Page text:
If the database user you use for the wiki doesn't have the permissions to modify the database structure, the script will fail. Use the script's --dbuser and --dbpass options to supply a MySQL user with more privileges. If you have an AdminSettings.php file, use the details in there -- MediaWiki no longer reads this file itself, and you should delete this file from now on.

Now it should be possible to restart Apache and see your wiki on your website:

service apache2 restart

One last problem I had appeared when visiting my wiki: MediaWiki 1.25+ disabled skin auto-discovery and I was told to add an explicit wfLoadSkin( 'Vector' ); to my LocalSettings.php.

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  • I see mention of an APC compatibility module for PHP7 at php.net/manual/en/apcu.installation.php. Do you know of a way to enable for use by MediaWiki in Ubuntu 16.04 without modifying sources? – Michael Steele May 2 '16 at 22:36
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    As far as I can tell, Ubuntu has standardised on PHP 7.0, and while it packages a lot of the optional PHP modules (gd, json, curl, etc. -- see apt-cache search php7), they chose not to package the PHP 7.0 apc module. They only package APCu. That's why I chose to change the MediaWiki sources to use APCu. I could also have rebuilt php7 from Ubuntu sources and enabled the APC module, or I could've used a different caching backend, but I chose what I thought was simplest. – Stuart Caie May 3 '16 at 10:14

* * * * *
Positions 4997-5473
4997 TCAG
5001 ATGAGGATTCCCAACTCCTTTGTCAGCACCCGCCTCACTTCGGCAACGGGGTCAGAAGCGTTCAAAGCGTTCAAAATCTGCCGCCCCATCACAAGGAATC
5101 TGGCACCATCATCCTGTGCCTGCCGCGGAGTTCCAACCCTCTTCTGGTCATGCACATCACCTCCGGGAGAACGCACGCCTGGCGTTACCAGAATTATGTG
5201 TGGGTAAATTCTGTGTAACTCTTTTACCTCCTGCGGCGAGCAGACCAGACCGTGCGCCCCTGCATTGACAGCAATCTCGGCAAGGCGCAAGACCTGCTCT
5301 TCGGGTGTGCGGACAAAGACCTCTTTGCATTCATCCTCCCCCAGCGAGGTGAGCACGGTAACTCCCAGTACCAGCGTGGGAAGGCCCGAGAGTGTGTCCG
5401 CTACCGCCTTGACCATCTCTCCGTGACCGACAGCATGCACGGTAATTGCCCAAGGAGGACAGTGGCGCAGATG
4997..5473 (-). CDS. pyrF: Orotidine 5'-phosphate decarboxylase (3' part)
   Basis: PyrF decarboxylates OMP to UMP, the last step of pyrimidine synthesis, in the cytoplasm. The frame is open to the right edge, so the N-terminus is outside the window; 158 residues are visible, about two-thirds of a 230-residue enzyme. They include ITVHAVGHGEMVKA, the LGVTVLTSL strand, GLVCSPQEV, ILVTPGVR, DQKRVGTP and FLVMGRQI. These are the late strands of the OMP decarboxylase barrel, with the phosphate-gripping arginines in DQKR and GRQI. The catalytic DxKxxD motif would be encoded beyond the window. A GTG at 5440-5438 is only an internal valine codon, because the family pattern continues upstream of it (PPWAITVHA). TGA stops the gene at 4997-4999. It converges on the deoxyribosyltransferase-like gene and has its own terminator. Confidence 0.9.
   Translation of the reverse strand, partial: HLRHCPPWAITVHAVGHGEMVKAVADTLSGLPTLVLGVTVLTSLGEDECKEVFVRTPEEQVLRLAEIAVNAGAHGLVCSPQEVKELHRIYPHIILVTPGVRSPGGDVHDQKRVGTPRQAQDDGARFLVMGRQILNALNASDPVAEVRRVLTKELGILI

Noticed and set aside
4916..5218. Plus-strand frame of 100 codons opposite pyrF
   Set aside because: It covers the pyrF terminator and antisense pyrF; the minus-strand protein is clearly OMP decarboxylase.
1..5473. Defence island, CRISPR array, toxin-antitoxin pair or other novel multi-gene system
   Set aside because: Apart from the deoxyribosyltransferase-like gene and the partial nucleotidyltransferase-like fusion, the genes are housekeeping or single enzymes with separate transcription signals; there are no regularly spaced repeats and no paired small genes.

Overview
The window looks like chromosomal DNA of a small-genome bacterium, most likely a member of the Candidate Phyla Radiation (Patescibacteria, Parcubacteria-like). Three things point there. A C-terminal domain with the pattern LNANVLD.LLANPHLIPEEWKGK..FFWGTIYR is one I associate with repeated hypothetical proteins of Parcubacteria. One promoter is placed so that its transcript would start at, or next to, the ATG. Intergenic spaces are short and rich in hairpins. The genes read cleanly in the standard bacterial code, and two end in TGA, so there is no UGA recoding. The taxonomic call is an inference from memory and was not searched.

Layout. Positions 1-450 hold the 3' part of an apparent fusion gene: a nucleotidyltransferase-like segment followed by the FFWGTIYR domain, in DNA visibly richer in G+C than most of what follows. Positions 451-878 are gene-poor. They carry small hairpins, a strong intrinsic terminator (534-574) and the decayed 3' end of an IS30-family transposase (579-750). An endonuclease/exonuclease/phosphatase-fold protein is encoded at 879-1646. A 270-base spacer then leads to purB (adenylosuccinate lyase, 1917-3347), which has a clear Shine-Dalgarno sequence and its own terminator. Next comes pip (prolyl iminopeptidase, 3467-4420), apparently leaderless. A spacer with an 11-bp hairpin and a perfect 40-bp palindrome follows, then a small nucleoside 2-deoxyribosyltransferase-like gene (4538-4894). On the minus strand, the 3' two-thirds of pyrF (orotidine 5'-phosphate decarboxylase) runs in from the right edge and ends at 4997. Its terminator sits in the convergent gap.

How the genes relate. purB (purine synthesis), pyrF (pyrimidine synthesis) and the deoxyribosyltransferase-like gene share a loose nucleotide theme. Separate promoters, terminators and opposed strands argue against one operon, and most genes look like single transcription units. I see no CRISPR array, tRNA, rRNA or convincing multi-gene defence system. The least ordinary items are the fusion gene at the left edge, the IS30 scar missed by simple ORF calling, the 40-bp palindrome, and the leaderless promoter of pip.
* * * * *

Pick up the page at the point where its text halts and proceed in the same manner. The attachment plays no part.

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    another package would be php-mbstring i would think – hpavc May 8 '16 at 16:15
  • Extension to Stuart's answer: I'm runnningt Mediawiki against Postgresql under Kubuntu. Doing no preparational package installs, update.php did only complain about php-xml and php-mbstring — but finally failed with "no database connection". After hours of debugging I then found that php-pgsql had been removed as well! Unfortunately, the respective error message will not make it through all the layers of compatibility Mediawiki built. :-( With these just three packages installed again, update.php finished correctly. But Apache had lost libapache2-mod-php as well … – Mnyromyr Sep 20 '16 at 21:15